The Fifth Circuit held that the complaint sufficiently alleged a securities fraud claim with respect to the majority of the alleged misstatements. As an initial matter, the Court noted that it may rely on assertions from confidential sources if the person is described with sufficient detail and those details “substantiate that the source has the necessary knowledge.” The Court held that the allegations regarding the FE sufficiently detailed his position as one whose responsibilities were “directly relevant to the events at issue” and corroborated by at least one photo, and therefore “should be discounted only minimally for his anonymity and lack of corroborating witnesses.”
With respect to the alleged misstatements, the Court held that statements that “all our parks are progressing nicely towards their anticipated opening dates,” “the timing of the parks remains exactly the same as previously discussed,” and that although the park opening in one location had shifted back a month or two the others were on-time, were not forward-looking statements that fell within the PSLRA’s safe harbor. First, although the deadlines were future projections, the statements related to the Company’s present construction progress. Second, there were no meaningful cautionary statements related to the actual risk at issue—i.e., that the parks might be significantly delayed or fail to ever open. Third, the complaint sufficiently alleged facts supporting its assertions that the statements were misleading, including that certain necessary steps had not taken place on schedule, that the construction sites showed no meaningful progress, and that the Developer was unable to pay the vendors. Notably, the Court rejected defendants’ argument that plaintiff needed to show that timely completion was categorically “impossible,” stating that such a requirement would raise plaintiff’s burden at the pleading stage. Finally, the Court held that the complaint sufficiently alleged scienter based on allegations that (i) the FE prepared weekly presentations about the lack of infrastructure and progress for Company executives, and (ii) defendants were motivated to hide the true nature of the parks’ progress to achieve the target EBITDA that would have entitled the individual defendants to receive equity awards of 300% and 600% of their base salaries.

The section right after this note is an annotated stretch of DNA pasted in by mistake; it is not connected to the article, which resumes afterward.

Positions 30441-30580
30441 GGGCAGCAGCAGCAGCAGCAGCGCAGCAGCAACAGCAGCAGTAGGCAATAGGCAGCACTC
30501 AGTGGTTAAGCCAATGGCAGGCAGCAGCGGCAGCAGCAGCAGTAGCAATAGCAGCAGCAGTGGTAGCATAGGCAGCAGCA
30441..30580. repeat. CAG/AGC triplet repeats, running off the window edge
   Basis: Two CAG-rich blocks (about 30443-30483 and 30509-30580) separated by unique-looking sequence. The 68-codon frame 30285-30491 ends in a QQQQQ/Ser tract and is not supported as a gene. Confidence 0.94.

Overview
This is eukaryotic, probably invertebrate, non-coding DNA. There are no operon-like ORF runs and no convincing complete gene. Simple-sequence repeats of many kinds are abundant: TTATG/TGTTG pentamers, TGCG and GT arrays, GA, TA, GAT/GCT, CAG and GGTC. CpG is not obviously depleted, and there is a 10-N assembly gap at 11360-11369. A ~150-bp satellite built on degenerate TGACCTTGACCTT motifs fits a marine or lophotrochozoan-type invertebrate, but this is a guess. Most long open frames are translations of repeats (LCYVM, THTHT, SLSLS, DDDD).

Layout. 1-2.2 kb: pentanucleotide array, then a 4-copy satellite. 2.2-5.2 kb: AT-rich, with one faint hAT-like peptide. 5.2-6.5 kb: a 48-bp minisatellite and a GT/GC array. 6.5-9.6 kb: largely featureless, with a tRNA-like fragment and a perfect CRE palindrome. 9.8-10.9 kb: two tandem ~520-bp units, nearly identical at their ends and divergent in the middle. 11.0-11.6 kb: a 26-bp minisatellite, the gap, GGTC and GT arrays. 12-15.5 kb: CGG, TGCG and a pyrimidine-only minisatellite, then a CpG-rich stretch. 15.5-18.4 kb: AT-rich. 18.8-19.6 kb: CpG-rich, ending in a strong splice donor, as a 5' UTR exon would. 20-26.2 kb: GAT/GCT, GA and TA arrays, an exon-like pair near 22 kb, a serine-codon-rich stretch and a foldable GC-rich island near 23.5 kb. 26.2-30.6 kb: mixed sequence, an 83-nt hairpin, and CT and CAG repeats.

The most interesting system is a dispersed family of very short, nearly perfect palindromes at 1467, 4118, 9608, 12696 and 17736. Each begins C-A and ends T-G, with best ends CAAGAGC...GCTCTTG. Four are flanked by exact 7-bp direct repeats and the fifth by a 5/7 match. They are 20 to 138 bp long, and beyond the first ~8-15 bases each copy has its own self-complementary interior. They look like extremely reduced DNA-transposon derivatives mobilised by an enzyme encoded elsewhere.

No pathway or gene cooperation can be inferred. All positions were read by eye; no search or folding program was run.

With respect to the alleged improper revenue recognition, the Court held that it was not unreasonable to infer that defendants overstated the revenue that depended on the projected opening dates. The Court credited plaintiff’s arguments that because the Company’s statements regarding the scheduled opening dates were false, any recognized revenue during those quarters (which plaintiff claimed were allowed only if there was progress in the development) also must have been erroneous, and also that the Company’s one-time downward revenue adjustment in 2018 was an acknowledgment of its overstatement.